Red Hot Chili Peppers' Anthony Kiedis Still Misses Guitarist Hillel Slovak, But Also Misses The Drugs That Killed His Friend

Red Hot Chili Peppers Anthony Kiedis has mixed feelings about quitting drugs all those years ago. Though it has been many years, he still recalls the feeling and he recognizes that heroin changed him forever in a way he can never take back, and probably would not want to. The drugs, though in the past, changed who he is as a person. Unfortunately, Hillel was not so fortunate to be able to look back and reflect.

Red Hot Chili Peppers' founding guitarist Hillel Slovak died 28 years ago, on June 25, 1988, at the age of 26, but he is still mourned by Kiedis. Though Slovak, an Israeli-born American rock musician, tried many, many times to quit his heroin habit, the drug took his life in a Hollywood apartment after a tremendously successful tour. Anthony expressed his sorrow to YLE.

"I miss [Hillel Slovak] still... the tour had gone well, and it left him a beautiful memory."
Anthony Kiedis told YLE that one of the last shows was in Finland, so the interviewer walked into an introspective and melancholy interview with Kiedis, as Red Hot Chili Peppers prepared for yet another Finnish performance, one of the last places he saw his friend. Kiedis opened up about how his own drug habits had left him.
"[Drugs are] definitely part of the psyche. I have been straight or a long time, but still the drugs are a part of my life."
Red Hot Chili Peppers' Anthony Kiedis explained that he found it easier to stay straight when he is on tour. He has to stay focused on his surroundings and prepare for shows. It gets harder at home, alone and in isolation. Free time is his worst enemy, and being alone is even more difficult. He must be really careful not to slip back into his old heroin habit.

Red Hot Chili Peppers' Flea by Kevin Winter c
Red Hot Chili Peppers' Flea [Image by Kevin Winter/Getty Images]

Even after Hillel Slovak's death, Kiedis would continue using heroin for many years. Still, he is clean now, and trying hard to stay that way. Though he misses that feeling, he is quick to say that the drug is deadly dangerous and that people should never try it, upon the risk of death.

"We do not realize how deadly certain drugs can be. In some cases, one trial is enough."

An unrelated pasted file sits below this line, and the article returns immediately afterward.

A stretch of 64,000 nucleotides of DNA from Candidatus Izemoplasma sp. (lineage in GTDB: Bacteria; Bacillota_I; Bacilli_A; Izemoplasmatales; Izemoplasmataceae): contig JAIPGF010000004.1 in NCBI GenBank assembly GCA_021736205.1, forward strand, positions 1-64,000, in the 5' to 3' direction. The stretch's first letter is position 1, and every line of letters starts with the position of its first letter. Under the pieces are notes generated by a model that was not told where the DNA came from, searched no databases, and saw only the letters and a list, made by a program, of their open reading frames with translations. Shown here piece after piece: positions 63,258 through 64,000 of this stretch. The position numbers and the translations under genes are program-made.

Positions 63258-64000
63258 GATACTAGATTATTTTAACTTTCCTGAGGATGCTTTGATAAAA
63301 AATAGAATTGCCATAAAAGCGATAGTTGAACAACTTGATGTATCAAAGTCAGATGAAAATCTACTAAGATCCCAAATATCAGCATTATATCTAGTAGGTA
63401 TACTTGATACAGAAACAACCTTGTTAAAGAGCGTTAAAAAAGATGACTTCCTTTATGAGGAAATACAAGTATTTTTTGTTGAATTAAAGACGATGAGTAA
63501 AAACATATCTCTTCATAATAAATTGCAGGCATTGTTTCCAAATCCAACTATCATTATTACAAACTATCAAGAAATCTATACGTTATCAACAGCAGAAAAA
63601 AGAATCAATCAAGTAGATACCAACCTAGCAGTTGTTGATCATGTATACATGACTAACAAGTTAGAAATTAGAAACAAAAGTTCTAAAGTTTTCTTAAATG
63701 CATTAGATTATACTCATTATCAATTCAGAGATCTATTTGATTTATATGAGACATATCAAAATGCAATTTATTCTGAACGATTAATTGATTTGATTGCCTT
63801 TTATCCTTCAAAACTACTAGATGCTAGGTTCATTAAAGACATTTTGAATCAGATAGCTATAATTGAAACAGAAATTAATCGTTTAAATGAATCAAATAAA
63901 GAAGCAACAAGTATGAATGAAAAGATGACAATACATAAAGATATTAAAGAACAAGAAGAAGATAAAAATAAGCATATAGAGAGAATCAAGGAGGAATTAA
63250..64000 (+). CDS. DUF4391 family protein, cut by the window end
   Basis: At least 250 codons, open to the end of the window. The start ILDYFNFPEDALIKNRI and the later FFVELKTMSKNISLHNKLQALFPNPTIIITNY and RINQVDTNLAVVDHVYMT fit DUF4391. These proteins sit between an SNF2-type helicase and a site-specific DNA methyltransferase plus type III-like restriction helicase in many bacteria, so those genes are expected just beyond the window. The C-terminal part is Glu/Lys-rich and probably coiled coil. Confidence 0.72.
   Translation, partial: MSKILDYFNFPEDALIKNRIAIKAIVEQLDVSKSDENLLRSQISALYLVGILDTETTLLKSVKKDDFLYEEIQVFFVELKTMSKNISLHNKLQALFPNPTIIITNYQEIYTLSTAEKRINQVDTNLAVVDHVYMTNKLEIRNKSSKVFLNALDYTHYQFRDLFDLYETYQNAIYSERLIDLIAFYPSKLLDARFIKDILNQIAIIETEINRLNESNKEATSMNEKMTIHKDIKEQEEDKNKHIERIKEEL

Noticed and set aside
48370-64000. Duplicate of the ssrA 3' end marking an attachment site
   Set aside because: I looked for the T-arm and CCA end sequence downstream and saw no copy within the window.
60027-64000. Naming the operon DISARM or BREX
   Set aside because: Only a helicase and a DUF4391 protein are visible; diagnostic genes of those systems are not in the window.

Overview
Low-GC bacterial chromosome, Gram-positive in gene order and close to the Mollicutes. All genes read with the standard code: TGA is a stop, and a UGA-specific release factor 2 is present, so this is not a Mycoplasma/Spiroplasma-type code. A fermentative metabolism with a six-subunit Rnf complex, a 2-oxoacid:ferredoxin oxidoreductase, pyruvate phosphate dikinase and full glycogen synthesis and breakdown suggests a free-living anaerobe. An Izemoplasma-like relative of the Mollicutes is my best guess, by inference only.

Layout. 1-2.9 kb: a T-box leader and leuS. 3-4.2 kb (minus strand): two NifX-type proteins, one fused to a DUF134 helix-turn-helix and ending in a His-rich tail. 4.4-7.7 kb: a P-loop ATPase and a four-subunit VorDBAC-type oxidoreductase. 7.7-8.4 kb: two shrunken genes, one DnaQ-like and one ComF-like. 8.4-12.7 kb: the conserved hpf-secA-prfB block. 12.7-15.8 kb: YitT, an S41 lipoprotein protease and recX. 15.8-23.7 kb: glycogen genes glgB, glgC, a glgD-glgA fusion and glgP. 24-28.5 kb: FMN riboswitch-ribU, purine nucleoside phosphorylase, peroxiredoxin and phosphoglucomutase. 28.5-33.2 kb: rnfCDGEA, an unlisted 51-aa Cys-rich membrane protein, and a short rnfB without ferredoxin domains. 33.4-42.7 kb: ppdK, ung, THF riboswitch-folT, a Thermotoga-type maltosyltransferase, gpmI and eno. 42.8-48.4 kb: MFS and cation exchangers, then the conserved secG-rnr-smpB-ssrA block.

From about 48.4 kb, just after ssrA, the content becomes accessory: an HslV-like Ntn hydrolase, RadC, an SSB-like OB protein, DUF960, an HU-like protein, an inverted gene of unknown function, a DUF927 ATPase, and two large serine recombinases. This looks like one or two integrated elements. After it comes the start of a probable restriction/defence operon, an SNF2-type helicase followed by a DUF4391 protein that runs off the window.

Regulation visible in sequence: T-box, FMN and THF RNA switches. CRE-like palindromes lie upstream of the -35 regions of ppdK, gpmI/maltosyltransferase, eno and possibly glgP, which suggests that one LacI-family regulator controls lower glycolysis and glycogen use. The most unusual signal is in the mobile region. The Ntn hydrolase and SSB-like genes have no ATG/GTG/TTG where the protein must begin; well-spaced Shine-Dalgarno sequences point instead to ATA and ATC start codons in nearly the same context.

Red Hot Chili Peppers never forgot Hillel Slovak. The songs "Otherside," "Knock Me Down," My Lovely Man," and "Feasting On The Flowers" were all written in tribute to Slovak. The tragedy of his loss shook them to the core, but like so many other drug users, it didn't change their own habits at the time.

Red Hot Chili Peppers by Chung Sung-Jun c
Red Hot Chili Peppers [Image by Chung Sung-Jun/Getty Images]


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Red Hot Chili Peppers' Anthony Kiedis was not alone; rock music in those times was very associated with drug abuse. Heroin and cocaine, as well as many other drugs, were common during the 1960s through 1980s, especially among rockers, from the most famous Hollywood legends to the circuit musicians who traveled from one bar to another across dozens of states.

Red Hot Chili Peppers' Anthony Kiedis no longer uses. Heroin abuse is on the rise again, after years of waxing in the background. Some say its prominence is due to the Ritalin prescriptions given so freely to children during the 1980s and 1990s. Others say it is the hard economic times that have brought the drug back. Either way, Kiedis makes a good point. Just a one-time use can leave someone addicted or dead. It's nothing to play with.

Red Hot Chili Peppers' Anthony Kiedis is still wrestling with the dragon that killed his friend Hillel Slovak, and he urges fans to stay away from heroin.

[Featured Image by Chung Sung-Jun/Getty Images]